These drones will be deployed from US and allied helicopters; It’s also the largest swarm of “interactive ALE” drones the military has ever tested (ALE stands for Air-Launched Effects, which refers to drones that launch from the air over a war zone inside a war zone. below, is controlled by soldiers sitting on the plane or fully autonomous and transmits information about the helicopter and the infantry, to the benefit of the user).
These drones are a combination of Area-I’s ALTIUS 600 model and Raytheon’s Coyote. They will be launched from various aircraft and ground vehicles at exercise EDGE 22 organized by the US military from April 25 to May 12 at Dugway Test Range near Salt Lake City, Utah.
The ALTIUS-600 weighs from 9 – 12.25 kg depending on the load, has a range of more than 444 km, and the battery works for at least 4 hours. Like PILS, this drone can be launched from CLT and RIwP. It can carry a variety of cargoes to perform a wide range of intelligence, surveillance, reconnaissance (ISR), and signals intelligence (SIGINT) missions. ALTIUS can also be fitted with an additional warhead for attack, or used as an anti-drone weapon when combined with Lockheed Martin’s MoRFIUS system. Last year, Area-I announced the ALTIUS-700, with three times the payload of the previous generation, up to 5 hours of flight time, and can be equipped with components to perform surveillance missions, anti-UAS, electronic warfare, ammunition transport, and signal intelligence.
Meanwhile, Raytheon’s Block I Coyote drone was first introduced in 2007, with a rear strut, and a pair of wings and dual tail with the ability to unfold. They were billed as a low-cost intelligence, surveillance and reconnaissance platform, but ended up being the test product for a variety of applications, including launching from the air by NOAA aircraft to collect data from during hurricanes in 2017.
Block 2 was introduced in 2018, with a more missile-like appearance, no wings, and is specifically designed to combat drones. Block 3, launched last year, is deployed to naval autonomous ships to launch from above or below the surface of the sea.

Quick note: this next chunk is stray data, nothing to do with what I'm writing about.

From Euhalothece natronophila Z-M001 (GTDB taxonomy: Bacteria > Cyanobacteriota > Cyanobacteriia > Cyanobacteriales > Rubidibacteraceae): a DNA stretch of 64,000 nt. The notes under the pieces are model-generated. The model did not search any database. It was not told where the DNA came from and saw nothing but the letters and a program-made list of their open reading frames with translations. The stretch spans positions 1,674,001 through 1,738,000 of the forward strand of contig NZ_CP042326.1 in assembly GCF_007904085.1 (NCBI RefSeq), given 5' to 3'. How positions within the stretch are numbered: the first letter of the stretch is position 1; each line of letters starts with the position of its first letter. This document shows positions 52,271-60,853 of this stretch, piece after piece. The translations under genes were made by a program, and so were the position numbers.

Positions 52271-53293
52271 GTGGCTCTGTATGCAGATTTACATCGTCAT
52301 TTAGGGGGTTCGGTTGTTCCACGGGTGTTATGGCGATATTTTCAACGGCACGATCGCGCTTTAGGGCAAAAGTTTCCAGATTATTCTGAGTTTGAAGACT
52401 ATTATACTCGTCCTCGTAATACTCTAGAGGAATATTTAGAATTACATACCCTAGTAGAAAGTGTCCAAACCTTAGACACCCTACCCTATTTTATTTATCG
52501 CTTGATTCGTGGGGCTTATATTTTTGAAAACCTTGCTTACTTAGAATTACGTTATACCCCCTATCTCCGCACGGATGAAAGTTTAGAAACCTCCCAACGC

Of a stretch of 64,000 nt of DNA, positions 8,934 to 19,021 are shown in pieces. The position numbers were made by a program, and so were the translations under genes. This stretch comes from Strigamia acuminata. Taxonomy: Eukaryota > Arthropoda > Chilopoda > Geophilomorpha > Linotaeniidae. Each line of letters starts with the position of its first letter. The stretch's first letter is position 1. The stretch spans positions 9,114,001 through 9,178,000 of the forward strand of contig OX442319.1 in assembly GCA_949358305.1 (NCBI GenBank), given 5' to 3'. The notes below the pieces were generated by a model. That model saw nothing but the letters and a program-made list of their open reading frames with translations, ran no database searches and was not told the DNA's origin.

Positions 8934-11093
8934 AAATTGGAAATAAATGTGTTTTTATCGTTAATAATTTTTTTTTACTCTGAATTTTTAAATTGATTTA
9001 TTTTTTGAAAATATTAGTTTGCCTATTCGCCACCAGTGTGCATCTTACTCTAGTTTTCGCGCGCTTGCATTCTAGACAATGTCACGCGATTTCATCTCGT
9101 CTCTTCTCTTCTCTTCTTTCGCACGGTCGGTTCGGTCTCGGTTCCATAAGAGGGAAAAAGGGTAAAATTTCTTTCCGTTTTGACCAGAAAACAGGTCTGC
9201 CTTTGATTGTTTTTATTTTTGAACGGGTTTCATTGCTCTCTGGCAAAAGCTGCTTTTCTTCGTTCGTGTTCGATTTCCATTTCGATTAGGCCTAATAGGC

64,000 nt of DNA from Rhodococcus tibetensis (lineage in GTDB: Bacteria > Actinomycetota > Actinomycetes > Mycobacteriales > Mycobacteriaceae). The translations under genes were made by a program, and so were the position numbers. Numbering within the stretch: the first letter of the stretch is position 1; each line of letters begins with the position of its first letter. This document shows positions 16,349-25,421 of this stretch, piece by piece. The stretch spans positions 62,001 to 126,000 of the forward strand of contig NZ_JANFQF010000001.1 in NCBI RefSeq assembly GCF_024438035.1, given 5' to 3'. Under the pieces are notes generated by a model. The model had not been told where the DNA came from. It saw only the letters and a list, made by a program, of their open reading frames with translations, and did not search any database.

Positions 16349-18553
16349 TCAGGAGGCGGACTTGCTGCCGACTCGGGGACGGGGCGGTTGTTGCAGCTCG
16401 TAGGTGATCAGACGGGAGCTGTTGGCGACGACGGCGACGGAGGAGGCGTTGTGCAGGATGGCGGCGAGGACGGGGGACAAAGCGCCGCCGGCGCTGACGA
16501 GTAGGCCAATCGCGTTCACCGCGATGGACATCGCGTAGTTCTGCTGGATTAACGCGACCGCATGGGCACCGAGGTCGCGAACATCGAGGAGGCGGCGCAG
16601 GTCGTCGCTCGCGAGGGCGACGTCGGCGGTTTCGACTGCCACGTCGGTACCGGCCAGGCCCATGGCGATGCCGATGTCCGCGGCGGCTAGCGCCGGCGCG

ALEs possessing a variety of sensor technology will be launched from aircraft, ground vehicles, and infantry, and then linked together as they fly back to the war zone. This swarm of drones will cover the entire combat area, identify enemy forces with infrared sensors and integrated electronic battlefield systems capable of detecting emitted signals, changing positions and transmitting information. then back to the network of operators and manned attack planes.
EDGE 22 is part of experimental exercises organized by the US military to evaluate technology and practice new combat models. About 20 other defense units are expected to participate in EDGE 22, with at least 50 technologies tested, including operation and coordination with other units of the automatic sensor network. . To assess the potential for bottlenecks and speed up decision-making, Australia, Canada, France, Germany, Italy, the Netherlands and the UK will join the US in the exercise.
EDGE is seen as a learning activity from the PC 21 drills last fall, thereby clearing the way for PC 22 later this year.
In PC 21, two ALTIUS 600 drones were launched and controlled from a Black Hawk UH-60 helicopter with DARPA’s autonomous brain called the Aircrew Labor In-Cockpit Automation System, becoming the second airborne sensing system. The second and third serve to transmit data for reconnaissance and bring data back to the operating network. The successful testing of this small swarm of drones has created conditions for the US side to conduct a multimedia exercise with 30 drones combining two fighter jets aimed at the landing area behind the enemy’s station. The drone swarm will be used to sense, detect, assess and possibly strike enemy positions before the manned helicopter arrives.